1. World Cup predigree
2. Recent World Cup experience
3. Outcome of previous confrontations between the                    group  opponents
4. Quality of players
5. Quality of team
6. Manner of World Cup qualification
7. World rating by neutral observers
8. World ranking by FIFA
9. Element of surprise
10. Element of luck

I scored the teams between one and four marks in each category. Overall, Argentina had 31 marks, England 23, Sweden 19 and Nigeria 18. While Nigeria “lived up” to  expectation by finishing last in the group, Argentina were a big shock crashing out in the first round as well.
lFOUR years ago, I scored a bulls-eye after I made a slight adjustment to my indices of analysis for the  2010 World Cup in South Africa. I replaced “previous confrontations’ (indices 3) with “quality of coaching” and also replaced “element of surprise” (indices 9) with “quality of preparation.” Again, I scored each team out of four  marks in each category and arrived at the following overall score:    

    Arg     Nig     Gre    S/Ko
1. World Cup pedigree        4          2          1    3
2. Recent W/C Experience     4          2          1    3
3. Quality of Coaching     1          4          4    2
4. Quality of players     4          3          3    3
5. Team quality     2          2          3    4
6. Qualification     2          2          1    4
7. World rating     4          2          3    1
8. World ranking     4          2          3    1
9. Preparation     3          1          3    4
10. Element of luck             1          1          1    1
    29        21     23    26
All four teams finished in the exact  order that I had predicted: Argentina 29, South Korea 26, Greece 23 and Nigeria 21. Argentina and South Korea advanced to the second round while Greece and Nigeria were eliminated.

FOLLOWING my 100% success rate in analysing our group at South Africa 2010, I have retained the same indices that I used on that occasion for my 2014 analysis. However, I have not scored the teams in “quality of preparation” (indices 9) because the real preparation for the Mundial is yet to begin.  

    ARG    BOS    IRN    NIG
1. World Cup pedigree     4    -     2     3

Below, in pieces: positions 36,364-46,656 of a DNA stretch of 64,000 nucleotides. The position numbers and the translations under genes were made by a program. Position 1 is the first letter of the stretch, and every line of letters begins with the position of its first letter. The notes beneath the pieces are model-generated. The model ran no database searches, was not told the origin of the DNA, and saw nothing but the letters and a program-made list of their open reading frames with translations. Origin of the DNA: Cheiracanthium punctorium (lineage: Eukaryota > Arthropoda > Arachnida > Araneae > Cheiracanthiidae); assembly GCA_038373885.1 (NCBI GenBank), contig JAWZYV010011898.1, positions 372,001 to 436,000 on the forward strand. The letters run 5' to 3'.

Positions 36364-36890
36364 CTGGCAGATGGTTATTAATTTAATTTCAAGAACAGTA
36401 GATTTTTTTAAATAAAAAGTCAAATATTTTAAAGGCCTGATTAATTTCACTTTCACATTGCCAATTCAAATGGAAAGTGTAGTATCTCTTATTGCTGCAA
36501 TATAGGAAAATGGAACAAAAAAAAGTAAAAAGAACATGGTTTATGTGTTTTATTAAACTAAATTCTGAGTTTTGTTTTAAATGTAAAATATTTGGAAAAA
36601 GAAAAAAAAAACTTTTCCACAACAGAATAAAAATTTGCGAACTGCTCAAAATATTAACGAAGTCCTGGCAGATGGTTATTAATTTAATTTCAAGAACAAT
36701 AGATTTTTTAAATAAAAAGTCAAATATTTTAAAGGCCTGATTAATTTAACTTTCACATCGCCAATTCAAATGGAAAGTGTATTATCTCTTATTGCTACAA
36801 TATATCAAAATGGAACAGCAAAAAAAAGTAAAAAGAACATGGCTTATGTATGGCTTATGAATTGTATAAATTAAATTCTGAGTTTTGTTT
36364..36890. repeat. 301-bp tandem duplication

2. Recent W/C Experience     4    -     2    3
3. Quality of coaching    2    2    3    2
4. Quality of players    4    3    2    3
5. Team quality    4    3    2    3
6. Qualification    3    3    3    3
7. World rating    4    3    1    2
8. World ranking     4    3    1    2
9. Preparation    -    -     -    -
10. Element of luck    1    1    1    1
    30    18    17    21

The above table shows that Argentina (30 marks) will win the group clearly. The fight for second place will, however, be very close as Nigeria (21), Bosnia (18) and Iran (17) are only separated by a few marks.
This implies that any of the three can actually grab the second qualifying ticket. But the Super Eagles are the most favoured to get it if they play to their full potential.

Playing the Octopus

Paul Bassey asked me and Austin Eguavoen to play the Octopus and pick the likely two qualifiers from each of the eight first round groups at Brazil 2014 after the draws were completed. Following are my own tips.
Group A: Brazil, Mexico to qualify. Cameroun,  Croatia to be eliminated.
Group B: Spain, Holland to qualify. Chile, Australia to be eliminated.
Group C: Ivory Coast, Colombia to qualify. Japan, Greece to be eliminated.
Group D: Uruguay, Italy to qualify. Costa Rica, England to be eliminated.
Group E: France, Switzerland to qualify. Ecuador, Honduras to be eliminated.
Group F: Argentina, Nigeria to qualify. Iran, Bosnia Herzegovina to be eliminated.
Group G: Germany, Ghana to qualify. United States, Portugal to be eliminated.
Group H: Belgium, Russia to qualify. Algeria, South            Korea to be eliminated.
* Now, we await the surprises in June 2014.

Dear readers, your favourite column SOCCERTALK goes on break today following a hectic 2013. See you next year 2014, insha Allah (by God’s grace). Peace and... Love!

1 comment:

  1. If not for Keita's madness i think S.E would have qualified from the grou in 2010.We were leading Greece 1-0 and we were not playing poorly before the sabotage.Well with adequate preparation luck and no injuries treat to any of our players S.E will make us all proud during and after the wcup in Brazil 2014.Enjoy your holiday oga Mumini and God willing see you next year in good health.Thompson.